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Community participation in relation to the success of health and well-being programmes

 One of the most defining events in the global public health arena that gave community participation a prominent place in public health was the WHO and UNICEF sponsored conference on primary health care (PHC) at Alma Ata in 1978.  The Alma Ata Declaration defined PHC as “essential health care based on practical, scientifically sound, and socially acceptable methods and technology made universally accessible to individuals and families in the community through their full participation and at a cost that the community and country can afford to maintain at every stage of their development in the spirit of self-reliance and self-determination” (WHO, Alma Ata Declaration VI, 1978, p.1). Some of the principles adopted at Alma Ata were proposed much earlier in the Bhore Committee Report 1946 that guided the formulation of the Indian National Health Policy 1983 (Deodhar, 1982). Following the Alma Ata conference, other developments such as the Ottawa Charter (1986) and Agenda 21 (1992) amongst others, have helped placed community participation high on the political and public agendas of nations.

The emphasis on community participation ushered a paradigm shift in health planning and health care delivery that called for the involvement of the community in both decision and delivery of health services most appropriate to them. The Health For All by the Year 2000 campaign of the WHO having community participation at its core, led to the adoption of  this concept by many countries as the means by which important health problems can be addressed. Further, national efforts emerged to establish and strengthen mechanisms for community participation in health through social policy, legislation and other public means (Oakley, 1989)

 

 

 

 

 

What is community participation?

The term community participation has become so confused that it can mean anything from consultation of a few select power-holders, to citizen empowerment through developing responsibilities and decision-making options to local citizens (Smith, 1991). Studies that have shown that: different people tend to understanding the concept differently and planners, even those in the same programme, have defined community participation in different ways (Rifkin, 1986). One practical way is to look at community and participation separately and then applying that understanding in defining the concept as ‘a process by which people are enabled to become actively and genuinely involved in the defining the issues of concern to them, in making decisions about factors that affect their lives, in formulating and implementing policies, in planning, developing and delivering services and in taking action to achieve change’ (WHO, 2002, p.10). An essential understanding is that effective community participation in health entails a side-by-side involvement of community members with health care professionals and a responsible sharing of both power and responsibility.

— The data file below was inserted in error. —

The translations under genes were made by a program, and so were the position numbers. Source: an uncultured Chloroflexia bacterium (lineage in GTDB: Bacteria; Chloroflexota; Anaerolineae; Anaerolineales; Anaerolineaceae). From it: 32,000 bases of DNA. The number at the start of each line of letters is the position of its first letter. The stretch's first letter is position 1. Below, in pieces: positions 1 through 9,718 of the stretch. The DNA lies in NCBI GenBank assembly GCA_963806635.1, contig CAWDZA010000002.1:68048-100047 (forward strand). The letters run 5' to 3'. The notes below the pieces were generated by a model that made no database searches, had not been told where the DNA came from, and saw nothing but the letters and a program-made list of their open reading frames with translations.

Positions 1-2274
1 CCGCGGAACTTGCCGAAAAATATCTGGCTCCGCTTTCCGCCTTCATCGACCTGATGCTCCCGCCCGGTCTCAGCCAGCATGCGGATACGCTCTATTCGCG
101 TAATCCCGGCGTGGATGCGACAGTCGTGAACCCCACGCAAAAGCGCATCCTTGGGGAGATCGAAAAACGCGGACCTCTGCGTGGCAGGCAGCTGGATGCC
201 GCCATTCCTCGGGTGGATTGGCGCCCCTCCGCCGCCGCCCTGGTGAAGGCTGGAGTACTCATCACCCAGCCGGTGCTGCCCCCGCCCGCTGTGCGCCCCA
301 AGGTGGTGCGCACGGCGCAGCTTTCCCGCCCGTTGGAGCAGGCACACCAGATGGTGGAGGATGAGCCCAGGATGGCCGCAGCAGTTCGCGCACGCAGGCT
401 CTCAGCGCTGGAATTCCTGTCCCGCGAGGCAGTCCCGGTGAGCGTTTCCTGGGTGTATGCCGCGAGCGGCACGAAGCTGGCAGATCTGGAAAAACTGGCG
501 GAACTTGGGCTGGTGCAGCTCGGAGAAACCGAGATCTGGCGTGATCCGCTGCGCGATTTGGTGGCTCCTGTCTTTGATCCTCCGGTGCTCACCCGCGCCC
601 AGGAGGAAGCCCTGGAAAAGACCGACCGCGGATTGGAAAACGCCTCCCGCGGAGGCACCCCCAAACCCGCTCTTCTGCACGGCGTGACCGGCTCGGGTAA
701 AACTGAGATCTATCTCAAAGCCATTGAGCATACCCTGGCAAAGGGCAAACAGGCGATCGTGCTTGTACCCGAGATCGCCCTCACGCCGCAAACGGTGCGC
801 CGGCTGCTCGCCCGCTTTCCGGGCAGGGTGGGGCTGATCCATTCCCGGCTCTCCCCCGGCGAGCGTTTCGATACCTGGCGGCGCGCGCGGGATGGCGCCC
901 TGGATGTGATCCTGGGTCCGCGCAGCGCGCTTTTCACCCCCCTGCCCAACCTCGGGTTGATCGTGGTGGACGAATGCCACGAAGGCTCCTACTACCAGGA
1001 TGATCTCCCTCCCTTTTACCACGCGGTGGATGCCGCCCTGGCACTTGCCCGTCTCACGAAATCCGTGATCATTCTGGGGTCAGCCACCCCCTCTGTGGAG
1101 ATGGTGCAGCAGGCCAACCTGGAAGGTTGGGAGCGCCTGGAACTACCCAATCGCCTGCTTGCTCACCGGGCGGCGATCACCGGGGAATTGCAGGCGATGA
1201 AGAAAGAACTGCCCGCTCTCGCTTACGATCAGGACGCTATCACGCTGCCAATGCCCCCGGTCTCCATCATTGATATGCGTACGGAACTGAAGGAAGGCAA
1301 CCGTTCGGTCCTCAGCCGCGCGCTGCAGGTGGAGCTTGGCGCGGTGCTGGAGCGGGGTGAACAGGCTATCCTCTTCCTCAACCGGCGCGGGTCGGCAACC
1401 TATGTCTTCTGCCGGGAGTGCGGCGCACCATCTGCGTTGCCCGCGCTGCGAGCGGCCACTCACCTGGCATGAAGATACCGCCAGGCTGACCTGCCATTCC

Community participation in health programmes

Rifkin (2001) argues in her book “Ten Best Readings on Community Participation and Health” that despite there being no agreement among planners and professionals about the contribution of community participation to health improvements, it has continued to be promoted as a key to health development. The mission document of India’s National Rural Health Mission, NRHM 2005–2012 (Min. of Health & Family welfare, Govt. of India, 2005) spells clearly the importance of community participation as part of the decentralized process of health care management. Community participation can be seen as an essential element in national health strategic plans or policies of nations like India, Sri Lanka, Brazil, Kenya and other developing countries around the world, and seems to indicate a growing consensus among policy makers on its importance for effective planning and implementation of development programmes including health.

 

Notable successes

Programme planners at different levels in countries of Latin America, Africa and South Asia that have had experience in various developmental projects, have included community participation as one of the key project strategies by means of which the objectives could be achieved. This can be seen in countries like Nicaragua where major public health concerns such as vaccination, sanitation, nutrition and breast feeding were successfully addressed through the institutionalization of community participation (Frieden and Garfield, 1987). In some Latin American countries, passive case detection networks made up of unpaid community volunteers became the principal means of surveillance and drug treatment of vector-borne diseases like malaria and dengue fever amongst others (Winch et al, 1992). India has experimented with participatory approaches in health programmes since 1977 when it launched the Community Health Workers (CHW) scheme. The WHO defines CHWs as “men and women chosen by the community, and trained to deal with the health problems of individuals and the community, and to work in close relationship with the health services. They should have had a level of primary education that enables to read, write and do simple mathematical calculations" (UNICEF, 2004, p.2). Health promotion through health education is one of the CHW’s primary responsibilities, and as seen in the case of diarrhoeal prevention by BRAC (Bangladeshi Rural Advancement Committee), one of Bangladesh’s largest non-governmental organizations, the CHWs taught women in the community how to prepare oral rehydration solution to treat diarrhoea (UNICEF, 2004). An indication that emerges is that participatory programme initiatives that are designed to build the capacity of people in communities where they are implemented are likely to have a higher chance of success in terms of community participation and attainment of programme objectives.